However, my SPINES family made sure I would never think that way again. One of the most striking aspects of the course was that directors (King, Keith Trujillo of California State University San Marcos and Eddie Castañeda of University of Texas at El Paso) showed continuous love and support for our individual endeavors. They not only worked with us to build our knowledge in neuroscience, ethics, and career survival, but also helped build our confidence, discussed our goals and issues, and helped us develop methods to address these things in beneficial ways.


Throughout the SPINES course, in the midst of coursework reading, lab work, lectures and seminars, we did a lot of self-reflection and addressed our strengths and weaknesses in order to better map out who we are, what we want in life, and how to get there. In the course of one month, SPINES showed me that with the right tools I can do anything I aspire to do, as long as I believe in myself and my capabilities. On the last day, we took time to visualize a goal or dream that we wanted to achieve. And for the first time, I actually saw myself running my own lab and performing award-winning research. SPINES gave me confidence to walk down this road that I envisioned as unpassable. So why am I here? I am here because I have a job to do. Thank you, SPINES!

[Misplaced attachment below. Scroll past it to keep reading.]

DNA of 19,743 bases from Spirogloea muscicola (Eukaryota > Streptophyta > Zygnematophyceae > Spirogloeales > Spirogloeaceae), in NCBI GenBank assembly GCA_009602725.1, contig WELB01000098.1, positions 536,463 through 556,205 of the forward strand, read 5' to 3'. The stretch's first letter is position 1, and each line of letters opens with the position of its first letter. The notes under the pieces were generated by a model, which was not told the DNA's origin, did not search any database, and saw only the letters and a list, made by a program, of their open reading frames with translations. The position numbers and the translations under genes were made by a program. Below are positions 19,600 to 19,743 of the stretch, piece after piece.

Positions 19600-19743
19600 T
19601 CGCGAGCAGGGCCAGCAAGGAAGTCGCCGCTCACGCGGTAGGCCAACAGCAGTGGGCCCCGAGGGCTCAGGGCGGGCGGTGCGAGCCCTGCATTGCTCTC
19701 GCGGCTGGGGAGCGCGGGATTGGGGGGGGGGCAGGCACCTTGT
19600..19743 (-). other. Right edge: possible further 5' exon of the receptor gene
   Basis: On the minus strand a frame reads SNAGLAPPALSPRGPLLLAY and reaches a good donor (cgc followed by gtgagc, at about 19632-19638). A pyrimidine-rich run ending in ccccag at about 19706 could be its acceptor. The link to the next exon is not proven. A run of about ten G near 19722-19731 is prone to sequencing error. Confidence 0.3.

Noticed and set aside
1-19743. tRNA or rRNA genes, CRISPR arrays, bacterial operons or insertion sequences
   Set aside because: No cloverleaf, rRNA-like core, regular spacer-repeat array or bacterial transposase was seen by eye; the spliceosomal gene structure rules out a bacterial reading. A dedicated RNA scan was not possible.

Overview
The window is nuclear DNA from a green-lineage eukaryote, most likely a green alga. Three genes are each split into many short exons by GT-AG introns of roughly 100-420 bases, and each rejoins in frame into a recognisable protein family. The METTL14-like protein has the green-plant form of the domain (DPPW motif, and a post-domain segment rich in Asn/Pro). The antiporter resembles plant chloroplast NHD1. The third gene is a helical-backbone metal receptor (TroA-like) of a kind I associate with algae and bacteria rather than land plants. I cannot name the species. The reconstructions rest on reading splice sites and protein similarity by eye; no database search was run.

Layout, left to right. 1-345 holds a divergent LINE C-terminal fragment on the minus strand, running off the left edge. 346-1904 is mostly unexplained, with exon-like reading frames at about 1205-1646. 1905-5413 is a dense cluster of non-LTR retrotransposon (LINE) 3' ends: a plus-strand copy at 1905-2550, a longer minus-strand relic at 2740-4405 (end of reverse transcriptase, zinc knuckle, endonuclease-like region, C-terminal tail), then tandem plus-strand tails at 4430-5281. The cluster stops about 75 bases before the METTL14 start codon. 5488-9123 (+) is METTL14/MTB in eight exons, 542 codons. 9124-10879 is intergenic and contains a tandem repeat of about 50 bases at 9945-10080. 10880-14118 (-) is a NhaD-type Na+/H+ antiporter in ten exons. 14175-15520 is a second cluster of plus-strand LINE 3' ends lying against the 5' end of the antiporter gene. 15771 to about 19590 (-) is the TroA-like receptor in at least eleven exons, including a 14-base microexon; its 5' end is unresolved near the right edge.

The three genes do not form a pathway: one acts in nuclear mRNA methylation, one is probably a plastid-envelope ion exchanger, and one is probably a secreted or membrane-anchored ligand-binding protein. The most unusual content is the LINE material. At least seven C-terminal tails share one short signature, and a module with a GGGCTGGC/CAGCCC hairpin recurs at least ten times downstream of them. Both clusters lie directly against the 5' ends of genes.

« Previous PageNext Page »